November 7, 2010 in Opinion

Editorial: State budget fixes need cooperation, right now

 

Budget writers in Olympia got no help from voters on Tuesday, so now their task grows even tougher.

Initiative 1098, the income tax on the wealthy, was bludgeoned.

Initiative 1107, which repealed the taxes on candy, soda and bottled water, passed.

Initiative 1053 also sailed to victory, meaning both chambers of the Legislature must gain two-thirds approval for any tax increase or send proposed hikes to voters. We’ve just witnessed how receptive they are to those.

So now what?

The Legislature was already peering down a scary budget hole, but now that voters have stripped away the tax increases it’s even deeper.

This will be the third consecutive session that lawmakers have had to make painful cuts. It’s fashionable to say they must get creative and “think outside the box.” But even that might not be enough.

They might have to crush the box and build it from scratch – or consider whether a box is the best container.

Gov. Chris Gregoire has formed a Committee on Transforming Washington’s Budget. According to the Washington Policy Center, which is a participant, the panel is charged with answering three key questions about every state program:

1. “Is a particular function required by law? If a program is not mandatory, can we reduce or eliminate it?”

2. “If it is mandatory, can we change the law that requires it? If we can’t change it, can someone else provide the same service?”

3. “Does the program benefit a narrow constituency or serve the broader public? If a program is narrowly targeted, can those who benefit from it pay a fee to support it?”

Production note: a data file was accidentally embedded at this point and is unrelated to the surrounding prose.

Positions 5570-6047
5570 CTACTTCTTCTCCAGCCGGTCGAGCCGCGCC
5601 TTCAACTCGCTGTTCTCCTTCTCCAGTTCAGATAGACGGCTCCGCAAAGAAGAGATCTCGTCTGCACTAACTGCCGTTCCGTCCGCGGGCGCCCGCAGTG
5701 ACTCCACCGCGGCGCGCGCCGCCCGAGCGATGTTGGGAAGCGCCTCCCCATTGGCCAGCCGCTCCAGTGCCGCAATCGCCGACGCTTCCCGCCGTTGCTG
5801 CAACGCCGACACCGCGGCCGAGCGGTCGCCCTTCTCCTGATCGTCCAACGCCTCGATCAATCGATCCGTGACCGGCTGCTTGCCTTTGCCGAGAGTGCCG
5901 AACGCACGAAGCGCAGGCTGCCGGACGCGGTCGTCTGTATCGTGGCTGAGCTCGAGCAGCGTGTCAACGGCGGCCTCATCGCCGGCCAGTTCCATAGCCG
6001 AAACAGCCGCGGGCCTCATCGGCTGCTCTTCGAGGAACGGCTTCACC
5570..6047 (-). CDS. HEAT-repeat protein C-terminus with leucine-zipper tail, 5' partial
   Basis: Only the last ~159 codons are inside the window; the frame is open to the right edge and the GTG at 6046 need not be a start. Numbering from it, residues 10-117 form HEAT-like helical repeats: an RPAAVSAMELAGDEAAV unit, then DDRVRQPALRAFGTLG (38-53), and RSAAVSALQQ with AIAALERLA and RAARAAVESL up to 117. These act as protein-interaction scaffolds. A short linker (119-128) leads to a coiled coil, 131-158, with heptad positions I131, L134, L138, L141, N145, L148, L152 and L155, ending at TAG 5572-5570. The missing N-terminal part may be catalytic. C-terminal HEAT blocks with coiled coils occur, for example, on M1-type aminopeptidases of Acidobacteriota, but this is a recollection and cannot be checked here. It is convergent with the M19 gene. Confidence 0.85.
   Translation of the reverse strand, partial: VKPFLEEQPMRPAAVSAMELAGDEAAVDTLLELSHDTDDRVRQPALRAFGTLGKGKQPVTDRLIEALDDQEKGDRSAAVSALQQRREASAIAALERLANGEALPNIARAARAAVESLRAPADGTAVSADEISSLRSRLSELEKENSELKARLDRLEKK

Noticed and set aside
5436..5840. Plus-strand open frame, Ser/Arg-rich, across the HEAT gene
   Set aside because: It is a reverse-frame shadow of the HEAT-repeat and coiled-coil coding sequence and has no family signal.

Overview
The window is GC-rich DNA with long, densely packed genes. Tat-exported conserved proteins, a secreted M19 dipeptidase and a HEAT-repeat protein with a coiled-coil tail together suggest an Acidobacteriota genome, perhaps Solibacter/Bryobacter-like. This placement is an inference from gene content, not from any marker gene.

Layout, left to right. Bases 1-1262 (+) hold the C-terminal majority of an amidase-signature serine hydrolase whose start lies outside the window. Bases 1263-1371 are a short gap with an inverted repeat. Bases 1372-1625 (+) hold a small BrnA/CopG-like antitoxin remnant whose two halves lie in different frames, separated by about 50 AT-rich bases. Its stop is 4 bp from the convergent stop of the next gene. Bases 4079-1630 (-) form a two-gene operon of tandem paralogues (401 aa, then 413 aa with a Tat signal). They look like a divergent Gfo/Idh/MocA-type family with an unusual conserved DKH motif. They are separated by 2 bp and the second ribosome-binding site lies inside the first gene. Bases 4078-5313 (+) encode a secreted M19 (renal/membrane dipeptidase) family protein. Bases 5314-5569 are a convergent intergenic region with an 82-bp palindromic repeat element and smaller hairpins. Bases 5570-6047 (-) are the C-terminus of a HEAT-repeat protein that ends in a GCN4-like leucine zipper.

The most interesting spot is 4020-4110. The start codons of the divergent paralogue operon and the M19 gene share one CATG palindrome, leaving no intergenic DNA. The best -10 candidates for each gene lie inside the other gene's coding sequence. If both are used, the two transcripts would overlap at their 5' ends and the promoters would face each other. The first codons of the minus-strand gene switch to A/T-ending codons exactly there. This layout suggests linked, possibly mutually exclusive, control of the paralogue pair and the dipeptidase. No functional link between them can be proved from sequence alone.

The panel also compiled nearly 75 recommendations, though there wasn’t consensus on all of them.

A small sampling: Seek waivers for Medicaid spending that might not make sense; place the Office of Superintendent of Public Instruction under the governor, instead of keeping it as an elected position with its own bureaucracy; fund college students on a per credit basis and pay for degree completion rather than student enrollment; increase privatization and outsourcing of services.

The Washington Roundtable, a group of state business leaders, has also passed detailed recommendations for paring government.

One area that demands more than the current tinkering is a firm rollback of pay and benefit packages for state workers. Taxpayers simply can’t afford the current compensation levels.

State leaders need to get started on this right away. Republican legislative leaders are calling for a meeting of all caucus leaders and their budget experts with the governor’s office. Gregoire should take them up on it. Voters have increased Republican numbers in the statehouse, and their voices should be heard.

This is a critically important time in the state’s history. No single party should provide all the solutions or take all the blame. It’s going to take bipartisan brainstorming and disciplined follow-through to set government on a sustainable path.


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